14 Days To A Better TRAVELLING

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We all love to travel don’t we? But who has time to plan everything? And who can afford it? Still, we are lucky enough to live in the 21st century with 2 billion people using TripAdvisor every month. Here is a quick overview of what is on offer and how you can make better decisions before booking your next holiday in wordbrain travel level 1.

Who doesn’t have time for planning a vacation? Even if you’re tight on cash-and-time, these simple tips will help you decide where to go and what adventures await.

Day 1: Get started

Before you start, be sure that you have enough saved up to cover the trip. Calculate your approximate spending on souvenirs and attractions per day: what are your daily spending limits? If you’re not in a position to withdraw from an ATM, try a cash advance at your local bank instead.

Day 2: Research your destination

Once you know where you want to go, try searching TripAdvisor for information. You might find reviews, a map with the location of hotels and attractions, feedback from previous travelers and photos that show what to expect.

It’s helpful to have an idea of the best places to visit given the time of year, the season (the best weather), the architecture and any special events. If you’re planning to travel with children, check out some kid-friendly destinations for inspiration.

Day 3: Consider practicalities

Book your flight, hotel and rental car as far in advance as possible to save money – most airlines and hotels offer discounts if you book early. If you’re driving, be sure to avoid weekends (when rental cars are likely to cost more) and opt for a vehicle with a tank that’s relatively big. You’ll need the extra space both for petrol and for storing the endless supplies of junk food that will distract your kids during car rides.

Day 4: Stay safe

Check whether it’s necessary to apply for a visa before departure. And remember that even if you aren’t traveling to a particular country, it’s important to check local laws on things like foreign currency and carry-on luggage.

Day 5: Get organized

You want to save money? Then make sure you do the research before setting off. How much money do you need to last? Then consider whether it’s necessary to buy guides or maps and whether you can rely on local mass transit systems. You might find that shopping at supermarkets is cheaper than buying food at street stands and restaurants.

Day 6 : Know where you’re going

When planning your trip, try to cover as much ground as possible in the shortest time possible. If you have a few days in one area, you might be able to rent a car and head out to some of the more remote places.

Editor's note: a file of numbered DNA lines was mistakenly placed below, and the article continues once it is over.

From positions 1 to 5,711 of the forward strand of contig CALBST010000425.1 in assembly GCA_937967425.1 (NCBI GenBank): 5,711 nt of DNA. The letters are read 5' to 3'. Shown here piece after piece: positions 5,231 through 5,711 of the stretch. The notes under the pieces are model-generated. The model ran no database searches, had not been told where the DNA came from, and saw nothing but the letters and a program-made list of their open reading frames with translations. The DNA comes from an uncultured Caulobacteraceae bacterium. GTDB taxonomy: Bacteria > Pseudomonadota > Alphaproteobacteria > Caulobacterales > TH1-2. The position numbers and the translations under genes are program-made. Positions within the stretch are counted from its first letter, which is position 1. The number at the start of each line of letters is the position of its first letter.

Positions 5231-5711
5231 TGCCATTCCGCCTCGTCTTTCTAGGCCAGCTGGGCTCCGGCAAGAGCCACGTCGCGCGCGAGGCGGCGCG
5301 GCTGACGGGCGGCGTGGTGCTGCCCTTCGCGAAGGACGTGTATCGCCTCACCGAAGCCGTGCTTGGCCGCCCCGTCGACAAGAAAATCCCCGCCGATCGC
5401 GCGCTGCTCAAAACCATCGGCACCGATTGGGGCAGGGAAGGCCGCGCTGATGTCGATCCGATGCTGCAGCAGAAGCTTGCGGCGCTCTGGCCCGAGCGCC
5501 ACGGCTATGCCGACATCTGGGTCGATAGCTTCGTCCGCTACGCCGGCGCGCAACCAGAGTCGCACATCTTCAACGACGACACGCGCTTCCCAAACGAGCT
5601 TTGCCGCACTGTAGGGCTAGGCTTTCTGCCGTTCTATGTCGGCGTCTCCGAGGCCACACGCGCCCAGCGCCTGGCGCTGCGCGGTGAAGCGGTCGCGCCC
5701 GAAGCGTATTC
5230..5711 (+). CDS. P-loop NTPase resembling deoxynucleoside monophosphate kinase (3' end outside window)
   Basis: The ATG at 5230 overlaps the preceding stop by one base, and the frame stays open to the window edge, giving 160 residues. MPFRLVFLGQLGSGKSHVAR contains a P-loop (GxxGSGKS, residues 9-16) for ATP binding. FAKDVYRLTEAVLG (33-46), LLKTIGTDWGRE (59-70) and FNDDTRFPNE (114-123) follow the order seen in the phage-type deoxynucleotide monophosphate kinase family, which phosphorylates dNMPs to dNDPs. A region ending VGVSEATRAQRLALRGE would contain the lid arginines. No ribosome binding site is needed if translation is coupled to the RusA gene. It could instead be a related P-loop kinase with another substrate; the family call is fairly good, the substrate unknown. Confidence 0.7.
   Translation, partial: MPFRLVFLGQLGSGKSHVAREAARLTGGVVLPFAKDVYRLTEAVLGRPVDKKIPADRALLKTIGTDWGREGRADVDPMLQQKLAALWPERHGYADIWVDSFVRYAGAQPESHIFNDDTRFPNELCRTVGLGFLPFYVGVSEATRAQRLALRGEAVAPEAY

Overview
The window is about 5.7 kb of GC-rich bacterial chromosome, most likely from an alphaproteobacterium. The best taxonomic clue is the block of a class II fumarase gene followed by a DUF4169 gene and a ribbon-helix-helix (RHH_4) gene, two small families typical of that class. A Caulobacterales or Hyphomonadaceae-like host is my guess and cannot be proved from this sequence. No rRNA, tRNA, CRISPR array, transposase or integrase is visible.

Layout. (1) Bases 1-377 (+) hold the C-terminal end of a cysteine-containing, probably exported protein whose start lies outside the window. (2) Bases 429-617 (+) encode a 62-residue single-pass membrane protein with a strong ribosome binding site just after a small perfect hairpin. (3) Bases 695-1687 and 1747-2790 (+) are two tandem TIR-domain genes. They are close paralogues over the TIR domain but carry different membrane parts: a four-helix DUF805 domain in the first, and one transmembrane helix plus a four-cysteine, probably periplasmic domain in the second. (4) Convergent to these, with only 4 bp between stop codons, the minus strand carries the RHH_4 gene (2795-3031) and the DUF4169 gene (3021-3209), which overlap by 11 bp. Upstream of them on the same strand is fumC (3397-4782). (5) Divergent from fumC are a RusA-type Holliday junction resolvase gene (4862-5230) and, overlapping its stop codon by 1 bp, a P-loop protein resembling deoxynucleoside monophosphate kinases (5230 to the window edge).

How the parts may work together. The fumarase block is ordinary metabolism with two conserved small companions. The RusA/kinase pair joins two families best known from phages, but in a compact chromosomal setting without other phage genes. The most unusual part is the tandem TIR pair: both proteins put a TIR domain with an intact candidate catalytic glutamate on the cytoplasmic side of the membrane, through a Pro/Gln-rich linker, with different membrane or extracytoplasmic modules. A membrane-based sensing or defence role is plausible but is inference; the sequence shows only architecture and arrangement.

Day 7: Plan your route

Once you’ve decided on the places you want to see, find out what buses might take you there. If your plan is to travel by train or plane, make sure you allow for periods of waiting on platforms or at check-in desks. Once aboard, it’s helpful to know where your seats are located and how far from the dining car or lavatory they are.

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Day 8: Consider timing

How long do you need? Estimate how much money that will cost and whether others will be sharing with you. If it’s just one person, give some thought to the best time to travel. Peak seasons mean higher prices, so if you’re planning an exotic holiday, avoid the hottest months of the year. On the other hand, you might be better off avoiding holiday periods or national celebrations – or consider traveling during local holidays.

Day 9: Consider transport

If your plans are taking you across a border (either foreign or domestic), then work out whether to use public transport or a taxi at the beginning (and end) of your journey. While trains and planes tend to be more expensive than buses – and may not get you where you want to go – they do move quickly and easily through border crossings.

Day 10: Get your passport

If you’re traveling a long distance, make sure you have a passport valid for the length of time you plan to be away. This is also a good time to save the receipt from your auto insurance and cancel your health insurance before leaving home.

Day 11: Go shopping

It’s always worth buying new socks or toiletries – not just because they’ll be used but because they’ll get worn out even before you leave home. You can easily buy these without spending much money (a handful of coins will do it). Make sure you also pack something warm that works as a blanket in case buses/trains become cold in between stops.

Day 12: Pack light

If you’re traveling by car, make sure you only take what’s absolutely necessary. And remember that extra space for luggage means more weight to carry – and more money for petrol. If you’re relying on public transport, then plan ahead so that you can buy tickets to the places you need to go at the cheapest possible prices.

Day 13: Practice “minimalism”

What do I mean by this? It means being aware of the things that are keeping you from being happy and enjoying your trip thoroughly – and giving them away before leaving home. Unwanted gifts: sell them (before they sell themselves), give them away, or donate them. Clothes you don’t really need: give them away. Books you don’t really read anymore: give them away. Electronics that are no longer functional: sell or donate them… and so on.

Day 14: Travel health

If your journey requires a long time away from home, then it’s important to take care of yourself. Make sure you’re in good health, eat healthily and get enough sleep before setting off. You’ll want to remain healthy for your drinks at the end of the day!

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